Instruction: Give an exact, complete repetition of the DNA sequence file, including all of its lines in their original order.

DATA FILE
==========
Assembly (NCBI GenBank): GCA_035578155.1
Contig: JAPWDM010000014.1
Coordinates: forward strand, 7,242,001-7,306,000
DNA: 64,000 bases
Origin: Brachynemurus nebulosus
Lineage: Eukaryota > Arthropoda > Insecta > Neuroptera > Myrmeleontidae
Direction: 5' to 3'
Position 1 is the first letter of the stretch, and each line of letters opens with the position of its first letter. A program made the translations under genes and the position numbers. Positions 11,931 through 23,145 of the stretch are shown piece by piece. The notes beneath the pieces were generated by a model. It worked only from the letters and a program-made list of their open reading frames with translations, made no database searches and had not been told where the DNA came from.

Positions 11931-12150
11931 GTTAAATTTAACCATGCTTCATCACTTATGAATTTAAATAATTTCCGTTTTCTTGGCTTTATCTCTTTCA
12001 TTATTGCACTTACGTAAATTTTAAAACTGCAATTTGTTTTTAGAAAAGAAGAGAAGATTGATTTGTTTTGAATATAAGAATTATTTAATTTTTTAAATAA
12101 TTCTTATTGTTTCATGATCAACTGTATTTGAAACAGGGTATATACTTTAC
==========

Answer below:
Assembly (NCBI GenBank): GCA_035578155.1
Contig: JAPWDM010000014.1
Coordinates: forward strand, 7,242,001-7,306,000
DNA: 64,000 bases
Origin: Brachynemurus nebulosus
Lineage: Eukaryota > Arthropoda > Insecta > Neuroptera > Myrmeleontidae
Direction: 5' to 3'
Position 1 is the first letter of the stretch, and each line of letters opens with the position of its first letter. A program made the translations under genes and the position numbers. Positions 11,931 through 23,145 of the stretch are shown piece by piece. The notes beneath the pieces were generated by a model. It worked only from the letters and a program-made list of their open reading frames with translations, made no database searches and had not been told where the DNA came from.

Positions 11931-12150
11931 GTTAAATTTAACCATGCTTCATCACTTATGAATTTAAATAATTTCCGTTTTCTTGGCTTTATCTCTTTCA
12001 TTATTGCACTTACGTAAATTTTAAAACTGCAATTTGTTTTTAGAAAAGAAGAGAAGATTGATTTGTTTTGAATATAAGAATTATTTAATTTTTTAAATAA
12101 TTCTTATTGTTTCATGATCAACTGTATTTGAAACAGGGTATATACTTTAC